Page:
Last month I wrote about the DICT client-server protocol, a GPL-licensed
system for looking up words in a variety of dictionary databases. I received
some feedback from Rik Faith, DICT's primary developer, in response to my
statements concerning the server's memory usage. Here is a quote from the
In your review, you mention that dictd requires a lot of memory to run, and suggest that people may not want to run the service all of the time. First, since dictd memory maps all of the files that it uses, ps may show that it is "using" far more memory than it actually is. I suspect that this may vary between kernel versions and ps, depending on how mmap'd memory is reported. Second, dictd doesn't do anything when it is waiting for a socket connection, so the memory it uses will be swapped out over time. Hence, I think it should be fine to start dictd at boot time and to leave it running -- I do this on my underpowered laptop and it works out ok in the sense that dictd doesn't use any resources when it is not responding to queries. If you happened to notice a situation where a waiting dictd is using cpu time, then that's a bug that I'd like to fix.
Thanks for your review of dict-related software -- I hope we can improve dictd and related tools a great deal over the next 6-12 months.
I was curious about the dictionary index files and just how they had been
generated. In response to my query, Faith responded:
We currently write one-off scripts for each input database. These sources are all distributed on the ftp site. We are moving toward a dictionary interchange format (DICF) from which indexes will be automatically generated. But one-off scripts will still be required to convert the databases into DICF format. We expect, however, that a large amount of new material will be written directly in DICF. Our plan was to have DICF ready by 4Q1998, but this schedule may slip.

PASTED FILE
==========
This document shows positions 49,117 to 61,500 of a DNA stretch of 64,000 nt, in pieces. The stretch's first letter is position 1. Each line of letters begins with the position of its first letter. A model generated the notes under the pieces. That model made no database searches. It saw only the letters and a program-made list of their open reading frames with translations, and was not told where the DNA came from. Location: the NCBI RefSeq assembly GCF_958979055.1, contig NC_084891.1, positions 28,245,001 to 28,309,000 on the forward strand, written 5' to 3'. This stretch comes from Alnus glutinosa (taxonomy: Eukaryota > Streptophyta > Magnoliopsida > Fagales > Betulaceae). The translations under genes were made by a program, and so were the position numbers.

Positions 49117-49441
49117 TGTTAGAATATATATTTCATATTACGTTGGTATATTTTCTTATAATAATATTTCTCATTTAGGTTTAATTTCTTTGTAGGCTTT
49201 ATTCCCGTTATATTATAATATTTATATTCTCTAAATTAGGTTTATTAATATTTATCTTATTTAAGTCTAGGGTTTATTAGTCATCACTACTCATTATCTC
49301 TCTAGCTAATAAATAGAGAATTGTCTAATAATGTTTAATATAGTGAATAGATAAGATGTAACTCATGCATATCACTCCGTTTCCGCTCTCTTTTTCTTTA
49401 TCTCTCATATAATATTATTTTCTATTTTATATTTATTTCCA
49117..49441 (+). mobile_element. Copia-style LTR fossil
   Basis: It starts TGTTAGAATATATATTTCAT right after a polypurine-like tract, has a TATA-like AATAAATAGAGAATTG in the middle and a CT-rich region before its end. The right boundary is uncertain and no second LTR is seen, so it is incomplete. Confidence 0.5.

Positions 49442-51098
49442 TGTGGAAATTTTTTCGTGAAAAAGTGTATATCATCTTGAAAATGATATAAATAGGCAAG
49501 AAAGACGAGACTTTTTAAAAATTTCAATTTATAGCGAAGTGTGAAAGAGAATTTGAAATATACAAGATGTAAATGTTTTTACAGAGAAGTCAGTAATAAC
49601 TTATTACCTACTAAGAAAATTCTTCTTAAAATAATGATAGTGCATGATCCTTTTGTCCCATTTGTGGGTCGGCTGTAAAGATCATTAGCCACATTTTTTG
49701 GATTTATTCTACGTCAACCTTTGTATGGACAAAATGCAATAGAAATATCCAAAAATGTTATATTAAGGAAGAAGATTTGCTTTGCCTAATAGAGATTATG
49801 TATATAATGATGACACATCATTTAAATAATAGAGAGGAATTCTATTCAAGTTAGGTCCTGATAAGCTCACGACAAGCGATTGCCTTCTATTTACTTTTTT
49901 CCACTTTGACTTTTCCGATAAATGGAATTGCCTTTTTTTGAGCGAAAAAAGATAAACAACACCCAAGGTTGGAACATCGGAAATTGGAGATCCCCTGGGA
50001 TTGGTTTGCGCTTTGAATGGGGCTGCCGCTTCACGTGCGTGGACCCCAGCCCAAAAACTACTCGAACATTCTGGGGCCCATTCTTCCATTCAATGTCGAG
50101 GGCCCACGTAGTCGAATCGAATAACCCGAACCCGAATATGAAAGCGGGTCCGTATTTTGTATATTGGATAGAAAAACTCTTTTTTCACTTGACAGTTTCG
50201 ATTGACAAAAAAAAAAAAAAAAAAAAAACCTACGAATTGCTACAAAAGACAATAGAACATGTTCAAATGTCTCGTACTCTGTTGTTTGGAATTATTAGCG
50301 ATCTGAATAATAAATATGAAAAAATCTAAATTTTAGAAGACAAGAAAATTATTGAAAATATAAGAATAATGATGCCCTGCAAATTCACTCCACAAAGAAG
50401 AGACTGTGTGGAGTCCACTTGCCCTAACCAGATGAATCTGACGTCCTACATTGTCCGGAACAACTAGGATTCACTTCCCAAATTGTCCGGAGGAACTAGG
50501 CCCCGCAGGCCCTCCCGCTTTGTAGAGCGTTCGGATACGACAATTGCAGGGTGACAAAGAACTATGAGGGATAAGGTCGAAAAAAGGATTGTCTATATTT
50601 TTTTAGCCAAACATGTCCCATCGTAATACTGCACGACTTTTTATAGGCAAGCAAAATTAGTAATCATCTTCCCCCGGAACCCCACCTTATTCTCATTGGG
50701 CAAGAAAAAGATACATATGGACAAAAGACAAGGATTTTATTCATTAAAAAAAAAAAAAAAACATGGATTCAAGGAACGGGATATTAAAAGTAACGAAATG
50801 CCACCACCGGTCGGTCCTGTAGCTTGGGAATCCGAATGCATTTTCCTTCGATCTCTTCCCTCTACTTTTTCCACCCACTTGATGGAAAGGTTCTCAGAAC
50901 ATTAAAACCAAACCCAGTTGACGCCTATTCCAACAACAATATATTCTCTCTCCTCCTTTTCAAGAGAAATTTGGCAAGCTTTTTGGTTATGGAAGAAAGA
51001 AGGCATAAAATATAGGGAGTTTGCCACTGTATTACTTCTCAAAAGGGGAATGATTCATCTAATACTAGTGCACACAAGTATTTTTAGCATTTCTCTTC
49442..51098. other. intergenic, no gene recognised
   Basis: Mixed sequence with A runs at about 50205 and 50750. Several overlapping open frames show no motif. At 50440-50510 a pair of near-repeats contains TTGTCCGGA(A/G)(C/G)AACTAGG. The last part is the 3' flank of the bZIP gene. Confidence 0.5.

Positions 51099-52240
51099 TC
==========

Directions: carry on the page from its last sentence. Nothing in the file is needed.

When I first began to use the DICT system, it occurred to me that an Emacs mode would be useful, so that a keystroke would open up a window showing definitions of the word under the cursor. Some time later I was browsing the gnu.emacs.sources newsgroup and happened to find two independently developed dict.el files, both functional but with slightly different features.
Alexander Vorobiev's version was the first one I tried. It works well under both GNU Emacs and XEmacs. This dict.el doesn't have any mouse bindings included, but does have a feature I appreciate: rather than directly sending the input word to the dictd server, the word first appears in the mini-buffer at the bottom of the screen, allowing it to be edited first. For example, this can useful if you would like the singular rather than the plural form of a word defined, or if the definition of a phrase is sought.
The other dict.el was written by Shenghuo Zhu. This one also will work on both emacsen, but the mouse-binding (button two looks up the word under the cursor) works only with GNU Emacs, though it probably wouldn't be too difficult to adapt it to XEmacs. Syntax-highlighting for GNU Emacs is also included.
Both modes allow a keystroke combination to be set for looking up a word; I've been using Control-c-Enter. Since the two files are small, I've bundled them into one gzipped tar archive and included them with this issue of the Gazette. You can find the file here. Instructions for installation of the modes can be found near the beginning of each file. In the archive you will find that one of the modes has been renamed dict2.el; before using that mode it should have its original name, dict.el, restored.
Dict-mode can even be used as a substitute for the Emacs Ispell
spell-check interface. If a misspelled word is passed to the dictd
server, a response such as this will be generated:
No definitions found for "arcive", perhaps you mean: web1913: Archive Argive Arrive wn: archive Argive arrive foldoc: archive
Of course Ispell is more suitable for spell-checking an entire buffer, but if a single word's spelling is doubtful, dict-mode offers an alternate solution.